NEWSFLASH: Dyeing stuff is way fun!
OK, you guys already knew that. But seriously, shibori is WAY fun! Wanna know more?
I was surprised last week by an invitation to a special workshop at the Textile Arts Center. It was hosted by the good folks at Course Horse, and the attendees were fellow sewing bloggers. I found the invitation especially serendipitous because I’ve been really interested in learning more about natural dyes and techniques, specifically indigo and shibori, ever since I attended the workshop at the Etsy Labs back in May.
But first– a quick word about Course Horse. I wasn’t familiar with this site prior to receiving the invitation, but it actually looks pretty cool. It basically gathers information about classes all over the city, so if you’re interested in taking a class in draping, for example, you type that into their search engine and it brings up available and upcoming classes. As of right now, only classes in NYC are listed, although word on the street is that an LA version will be launching soon. There aren’t tons of sewing classes listed, but there are quite a few in other categories (including one on egg pickling… in case you need to, you know, pickle some eggs… hmm….).
OK, back to the class! Our teacher was Addison Walz, the manager of the 8th St. location. Here she is demonstrating how to properly fold fabric:
You pleat the strips of fabric accordion-style to help the dye to permeate it evenly. Below, Addison demonstrates how to find the center of the fabric to bind the fabric for a shell or spiderweb pattern. Tip: use strong thread to prevent it from snapping as you bind.
Use tongs to lower the material into the dye vat slowly and carefully. You don’t want to create bubbles, which introduce oxygen into the mix (your goal is to have as little oxygen as possible in the dye when you’re working with indigo).
Of course, since we were a group of bloggers, everyone was very anxious to document the process! Do you recognize anyone here? From left to right, it’s Addison, Wanett of Sown Brooklyn, Tricia of Clio & Phineas, and Devra of Puu’s Door of Time.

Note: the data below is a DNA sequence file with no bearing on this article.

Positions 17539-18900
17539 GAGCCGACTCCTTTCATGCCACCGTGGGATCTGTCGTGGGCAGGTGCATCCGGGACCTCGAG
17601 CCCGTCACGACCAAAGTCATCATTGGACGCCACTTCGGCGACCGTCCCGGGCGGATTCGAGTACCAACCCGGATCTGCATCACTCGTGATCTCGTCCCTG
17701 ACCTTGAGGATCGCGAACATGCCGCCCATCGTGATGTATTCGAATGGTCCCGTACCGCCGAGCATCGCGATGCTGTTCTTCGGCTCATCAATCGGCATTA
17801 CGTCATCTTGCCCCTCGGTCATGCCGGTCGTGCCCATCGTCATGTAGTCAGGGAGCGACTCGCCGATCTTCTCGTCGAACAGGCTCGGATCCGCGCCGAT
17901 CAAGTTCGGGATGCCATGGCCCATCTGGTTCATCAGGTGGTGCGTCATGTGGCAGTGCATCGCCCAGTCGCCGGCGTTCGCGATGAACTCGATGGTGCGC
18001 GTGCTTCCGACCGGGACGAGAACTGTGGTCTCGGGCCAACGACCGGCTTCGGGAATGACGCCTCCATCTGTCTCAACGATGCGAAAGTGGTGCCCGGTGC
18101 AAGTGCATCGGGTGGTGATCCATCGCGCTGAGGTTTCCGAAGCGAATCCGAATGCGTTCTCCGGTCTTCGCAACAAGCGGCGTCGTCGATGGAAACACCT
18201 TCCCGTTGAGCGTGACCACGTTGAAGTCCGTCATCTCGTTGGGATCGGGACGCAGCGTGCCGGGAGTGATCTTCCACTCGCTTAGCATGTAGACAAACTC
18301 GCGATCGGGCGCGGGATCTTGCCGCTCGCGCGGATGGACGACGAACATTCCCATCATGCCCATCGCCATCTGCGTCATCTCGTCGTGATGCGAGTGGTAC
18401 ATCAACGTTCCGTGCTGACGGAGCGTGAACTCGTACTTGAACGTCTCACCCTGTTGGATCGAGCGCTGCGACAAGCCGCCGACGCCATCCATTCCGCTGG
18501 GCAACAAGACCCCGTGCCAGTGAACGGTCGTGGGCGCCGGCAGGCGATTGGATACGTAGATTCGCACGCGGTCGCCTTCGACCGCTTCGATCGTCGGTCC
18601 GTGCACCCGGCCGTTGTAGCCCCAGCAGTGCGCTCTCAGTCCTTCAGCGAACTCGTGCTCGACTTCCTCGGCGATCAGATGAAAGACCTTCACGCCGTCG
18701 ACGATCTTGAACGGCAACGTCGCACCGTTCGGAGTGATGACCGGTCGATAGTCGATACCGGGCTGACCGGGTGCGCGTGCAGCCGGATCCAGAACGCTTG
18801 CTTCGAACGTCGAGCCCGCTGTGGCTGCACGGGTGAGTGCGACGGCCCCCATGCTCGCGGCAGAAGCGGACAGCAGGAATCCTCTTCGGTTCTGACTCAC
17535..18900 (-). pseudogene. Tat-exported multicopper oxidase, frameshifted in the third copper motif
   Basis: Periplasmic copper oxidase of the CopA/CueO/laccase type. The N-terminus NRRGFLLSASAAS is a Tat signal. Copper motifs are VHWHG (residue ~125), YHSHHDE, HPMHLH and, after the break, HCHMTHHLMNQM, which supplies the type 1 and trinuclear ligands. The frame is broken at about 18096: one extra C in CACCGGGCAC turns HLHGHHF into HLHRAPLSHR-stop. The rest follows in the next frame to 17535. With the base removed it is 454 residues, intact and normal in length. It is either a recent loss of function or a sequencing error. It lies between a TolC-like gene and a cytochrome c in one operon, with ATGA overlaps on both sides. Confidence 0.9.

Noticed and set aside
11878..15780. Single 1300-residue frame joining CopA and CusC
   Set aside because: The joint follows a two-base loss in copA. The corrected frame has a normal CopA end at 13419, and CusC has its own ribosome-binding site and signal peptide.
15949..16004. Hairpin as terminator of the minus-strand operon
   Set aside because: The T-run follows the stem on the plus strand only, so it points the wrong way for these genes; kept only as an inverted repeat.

DON’T BE JEALOUS (BUT I KNOW YOU ARE).
I was SO excited to meet these gals– with the exception of Wanett (we met at Gertie’s book party last month!), this was my first time meeting them in person, although I’ve been familiar with their blogs for a long time.
OK, moving on… one of the interesting things about indigo dye is that the fiber appears green when you remove it from the dye. The oxidation process is what turns it blue. Cool, huh?
Below is an example of using a resist to create a lovely pattern:
The jar lid, combined with the pressure of the clamp, creates a shaped “resist” that will repeat itself, forming a pattern on the fabric. You can see that the fabric has been pleated, exposing the edges so they’ll all be dyed. The bottom example has a series of small “shells” created by binding a little loop of fabric at the middle of the piece (like we saw Addison demonstrating earlier). (PS– Look! I told you it would turn blue!)
After your piece has fully oxidized (about 15 minutes or so), you can unwrap it, rinse it thoroughly, and hang it to dry. Here’s Nettie demonstrating that for us with one of her creations:
I think we did alright, don’t you?
I love that everyone’s pieces turned out so differently, even though we made them in the same space, at the same time, with the same materials! (The second piece from the left is the one I made with the clamp and the Mason jar seal– pretty interesting, huh?). I found this process to be so much fun, and I love that although you can create patterns, you can’t completely predict the outcome! Luckily, there’s a beauty in imperfection, and the slight changes and surprises aren’t really mistakes– they’re eccentricities!
Or, when you make a mistake (like I did, by using too much pressure and not allowing enough dye to permeate the fiber), you can either embrace the result, or you can just try a new technique and toss it in the vat again! Here you can see that my pleating, shaped resist attempt didn’t carry through the whole piece– see the “x” in the top left corner? And see how it doesn’t appear again in the piece? Haha… I just tied it up again and bound it, starting from the middle, in a spiderweb fashion, before dyeing it a second time. Two patterns for the price of one!
I had SUCH a great time! I’ve been so interested in shibori for a while, but it seemed so complicated (not to mention messy! I’m pretty sure the LAST thing Man Friend wants me to get involved in is a messy craft that has the capacity to permanently stain fingers, floors, countertops, and pugs!). Not only that, it’s just always so fun to meet other people that love making things! It’s great to be in the company of inquisitive, creative people (and that applies to all a y’all out in bloggyland). 🙂
The downside of this is that now I really wanna take every single class that the Textile Arts Center offers. Sigh. So many fun things to do, but so little time…
What about you guys? Do you have any interest in shibori or natural dyes? If so, you should definitely check out the Textile Arts Center (if you’re a local) or this book (if you’re not). Do you enjoy taking classes or learning in a group?
Thanks again to Evan and Katie at Course Horse for the invitation, and to Addison for leading such a great workshop! You guys are the best!